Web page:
Steve Nelson describes his relationship with tenants as "symbiotic."
Symbiosis, or a relationship of mutual interdependence, defines his theory of landlording. Nelson, who owns the building at 744 Lincoln Ave., suffers when his commercial tenants suffer and prospers when his commercial tenants prosper. But that prosperity has been elusive of late.
To help keep his tenants in business and ensure their mutual survival, Nelson is trying a new tactic: He's cutting the rent for Embellishments and Straightline Outdoor Sports.
"In conversations with both owners of what December sales looked like, well, you'd have to be blind, deaf and stuffed under a rug not to know something happened with the economy last fall," Nelson said.
Nelson's family has owned the building since 1950. Straightline has been a tenant for about 25 years, and Embellishments is entering its 11th year in the building. He said he trusts his tenants and wants them to succeed.
"It basically comes down to good business sense," Nelson said. "You don't want your lessees to have to go bankrupt."
Ashley Edinburg runs Embellishments with her mother, Melinda Miller.
"We were incredibly grateful," Edinburg said about Nelson's decision. "He called out of the blue and asked how our numbers were, and I told him they were down this much from last year, and he said I'm going to lower them that much for the rest of this year."
Nelson said he decided in January to decrease rent an average of 24 percent for his tenants. He wouldn't say what the rent was before or after the change.
"Anybody in the right sense wants to keep the building occupied," Nelson said. "What that takes, I honestly don't know, but I'm prepared to make it happen - within reason. I can't go to zero."
Tracy Barnett, Mainstreet Steamboat Springs manager, said a couple of other downtown landlords had expressed interest in lowering rents. Rents downtown run from about $28 to $35 a square foot, Barnett said, though she has heard that some are as high as $42 a square foot.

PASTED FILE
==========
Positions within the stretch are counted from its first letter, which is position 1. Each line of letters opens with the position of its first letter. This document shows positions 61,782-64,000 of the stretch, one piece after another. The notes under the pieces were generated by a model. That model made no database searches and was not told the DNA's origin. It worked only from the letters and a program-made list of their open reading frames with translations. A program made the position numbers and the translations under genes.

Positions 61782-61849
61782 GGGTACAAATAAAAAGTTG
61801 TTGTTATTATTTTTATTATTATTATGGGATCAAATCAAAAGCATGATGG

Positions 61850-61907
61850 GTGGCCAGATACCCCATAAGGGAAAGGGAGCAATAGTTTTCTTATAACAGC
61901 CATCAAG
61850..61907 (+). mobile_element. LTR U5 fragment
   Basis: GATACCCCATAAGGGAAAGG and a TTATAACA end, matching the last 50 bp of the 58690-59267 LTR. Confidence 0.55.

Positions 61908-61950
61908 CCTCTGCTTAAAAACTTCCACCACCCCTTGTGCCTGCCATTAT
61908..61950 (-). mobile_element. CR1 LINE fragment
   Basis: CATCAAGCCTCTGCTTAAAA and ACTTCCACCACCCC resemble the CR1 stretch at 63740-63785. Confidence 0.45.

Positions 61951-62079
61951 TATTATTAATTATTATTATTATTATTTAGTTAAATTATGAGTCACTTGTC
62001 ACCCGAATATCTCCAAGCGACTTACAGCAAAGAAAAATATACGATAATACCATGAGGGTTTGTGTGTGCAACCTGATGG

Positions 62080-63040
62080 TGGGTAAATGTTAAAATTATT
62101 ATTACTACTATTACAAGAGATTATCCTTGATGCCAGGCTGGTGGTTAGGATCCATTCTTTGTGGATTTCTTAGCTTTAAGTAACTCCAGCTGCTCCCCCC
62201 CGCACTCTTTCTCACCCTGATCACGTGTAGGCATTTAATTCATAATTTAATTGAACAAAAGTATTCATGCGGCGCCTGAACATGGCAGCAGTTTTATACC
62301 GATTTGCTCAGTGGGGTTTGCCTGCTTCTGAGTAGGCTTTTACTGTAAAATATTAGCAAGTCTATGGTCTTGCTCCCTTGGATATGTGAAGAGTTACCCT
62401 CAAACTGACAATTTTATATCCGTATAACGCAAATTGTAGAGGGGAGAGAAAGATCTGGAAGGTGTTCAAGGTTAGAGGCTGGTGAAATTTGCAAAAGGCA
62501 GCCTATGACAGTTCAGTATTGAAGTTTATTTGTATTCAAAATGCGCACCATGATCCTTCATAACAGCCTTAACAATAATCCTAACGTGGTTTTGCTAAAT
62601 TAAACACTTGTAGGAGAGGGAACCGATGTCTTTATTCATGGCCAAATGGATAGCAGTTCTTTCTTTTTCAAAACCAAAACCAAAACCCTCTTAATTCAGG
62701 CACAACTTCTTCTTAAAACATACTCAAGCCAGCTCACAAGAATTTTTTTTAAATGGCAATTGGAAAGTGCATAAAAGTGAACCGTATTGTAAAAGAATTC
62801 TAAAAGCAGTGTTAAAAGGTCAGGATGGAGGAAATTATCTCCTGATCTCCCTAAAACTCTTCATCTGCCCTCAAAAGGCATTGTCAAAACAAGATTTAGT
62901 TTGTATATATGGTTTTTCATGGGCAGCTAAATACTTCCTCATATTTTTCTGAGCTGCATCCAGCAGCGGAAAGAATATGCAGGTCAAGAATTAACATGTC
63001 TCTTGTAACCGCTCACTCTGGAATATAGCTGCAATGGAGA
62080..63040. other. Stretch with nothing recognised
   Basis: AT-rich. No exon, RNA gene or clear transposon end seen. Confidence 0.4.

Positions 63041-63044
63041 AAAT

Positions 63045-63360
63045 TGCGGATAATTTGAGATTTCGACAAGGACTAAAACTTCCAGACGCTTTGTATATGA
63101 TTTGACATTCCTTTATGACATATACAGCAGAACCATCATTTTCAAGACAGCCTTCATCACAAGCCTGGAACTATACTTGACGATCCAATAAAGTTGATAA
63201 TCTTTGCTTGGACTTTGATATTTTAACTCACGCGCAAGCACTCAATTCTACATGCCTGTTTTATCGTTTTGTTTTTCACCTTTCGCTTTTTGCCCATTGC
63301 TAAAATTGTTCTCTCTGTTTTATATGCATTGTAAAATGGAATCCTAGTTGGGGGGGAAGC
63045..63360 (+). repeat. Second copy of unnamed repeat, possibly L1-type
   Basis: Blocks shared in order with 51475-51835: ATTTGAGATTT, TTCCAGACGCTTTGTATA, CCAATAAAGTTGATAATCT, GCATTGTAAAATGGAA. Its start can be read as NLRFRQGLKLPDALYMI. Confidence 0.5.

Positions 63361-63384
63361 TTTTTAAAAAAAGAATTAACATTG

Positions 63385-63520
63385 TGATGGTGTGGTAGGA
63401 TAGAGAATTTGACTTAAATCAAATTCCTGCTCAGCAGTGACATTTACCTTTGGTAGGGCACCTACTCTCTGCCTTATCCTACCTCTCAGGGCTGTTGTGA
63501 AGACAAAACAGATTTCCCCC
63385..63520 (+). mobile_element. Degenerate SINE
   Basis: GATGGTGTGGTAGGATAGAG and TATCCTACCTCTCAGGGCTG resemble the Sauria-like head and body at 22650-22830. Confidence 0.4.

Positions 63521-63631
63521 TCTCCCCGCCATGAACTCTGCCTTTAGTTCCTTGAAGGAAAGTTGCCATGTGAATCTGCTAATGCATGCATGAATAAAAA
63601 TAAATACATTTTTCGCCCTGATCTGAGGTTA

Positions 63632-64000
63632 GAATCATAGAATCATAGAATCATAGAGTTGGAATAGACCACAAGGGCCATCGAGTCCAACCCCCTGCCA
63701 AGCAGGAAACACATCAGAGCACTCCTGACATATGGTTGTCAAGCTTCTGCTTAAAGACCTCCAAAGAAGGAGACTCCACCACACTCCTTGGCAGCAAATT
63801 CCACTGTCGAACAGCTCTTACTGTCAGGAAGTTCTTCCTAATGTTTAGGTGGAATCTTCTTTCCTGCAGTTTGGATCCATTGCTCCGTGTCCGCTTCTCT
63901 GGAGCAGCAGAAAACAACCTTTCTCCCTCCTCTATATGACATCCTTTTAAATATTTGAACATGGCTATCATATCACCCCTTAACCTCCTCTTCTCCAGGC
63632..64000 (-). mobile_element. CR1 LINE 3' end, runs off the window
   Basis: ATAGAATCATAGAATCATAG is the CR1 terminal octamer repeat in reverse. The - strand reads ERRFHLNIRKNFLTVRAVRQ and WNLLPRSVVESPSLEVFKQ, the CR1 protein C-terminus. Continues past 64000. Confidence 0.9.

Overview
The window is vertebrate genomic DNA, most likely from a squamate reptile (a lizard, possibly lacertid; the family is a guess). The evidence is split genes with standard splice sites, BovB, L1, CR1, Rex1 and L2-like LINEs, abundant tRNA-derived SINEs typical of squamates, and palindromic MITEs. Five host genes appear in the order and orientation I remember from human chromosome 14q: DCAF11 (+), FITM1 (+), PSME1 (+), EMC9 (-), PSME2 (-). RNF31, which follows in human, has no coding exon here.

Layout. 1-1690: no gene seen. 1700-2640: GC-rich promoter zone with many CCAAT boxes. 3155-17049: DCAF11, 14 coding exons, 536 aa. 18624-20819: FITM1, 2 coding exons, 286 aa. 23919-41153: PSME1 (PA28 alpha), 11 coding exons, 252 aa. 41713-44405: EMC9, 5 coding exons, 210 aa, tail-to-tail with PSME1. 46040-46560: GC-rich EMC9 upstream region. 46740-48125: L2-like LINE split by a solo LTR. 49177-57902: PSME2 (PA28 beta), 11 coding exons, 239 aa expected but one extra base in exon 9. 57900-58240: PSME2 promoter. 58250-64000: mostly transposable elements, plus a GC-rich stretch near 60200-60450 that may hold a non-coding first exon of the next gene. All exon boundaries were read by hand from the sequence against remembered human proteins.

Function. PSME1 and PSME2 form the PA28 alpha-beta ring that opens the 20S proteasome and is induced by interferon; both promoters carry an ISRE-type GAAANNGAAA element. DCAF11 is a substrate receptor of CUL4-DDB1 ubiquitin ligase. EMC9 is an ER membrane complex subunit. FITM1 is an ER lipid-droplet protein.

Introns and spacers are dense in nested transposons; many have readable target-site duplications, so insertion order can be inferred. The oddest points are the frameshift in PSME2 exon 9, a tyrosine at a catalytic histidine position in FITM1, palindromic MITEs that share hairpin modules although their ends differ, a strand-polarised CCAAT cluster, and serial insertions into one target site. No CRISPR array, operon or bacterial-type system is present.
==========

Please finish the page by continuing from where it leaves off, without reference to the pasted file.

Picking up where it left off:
Nelson's plan has obvious perks, she said.
"The benefit would be they hopefully don't lose a tenant in this market," Barnett said. "If they lost a tenant, it would probably be pretty difficult to get another one. The benefit for downtown is we don't have a lot of empty spaces. A place doesn't look prosperous if it's empty."
Edinburg said she and Miller already had a lot of love for Nelson, who lives in Fort Collins.
"We have had multiple opportunities to move to Main Street. : We basically have never left our space because of Steve," Edinburg said. "We have an amazing relationship with him. He's been kind of a father figure to me. I can go to him for anything."
Nelson said he was comfortable cutting the rent because he knows his tenants are honest and hardworking businesspeople. Edinburg said she was reworking her inventory to keep it fresh and add low-cost gift items.
"It's important at least for me to make sure my lessees understand that I want them to be successful, and I'm willing to take the pain when they suffer the pain because I'm willing to take the gain when they have the gain," Nelson said.
And again, it's about everyone's survival in a challenging economy, he said.
"The better downtown Steamboat does, the better Straightline and Embellishments do, the better Steve Nelson does," he said. "We get back to this whole symbiotic relationship."
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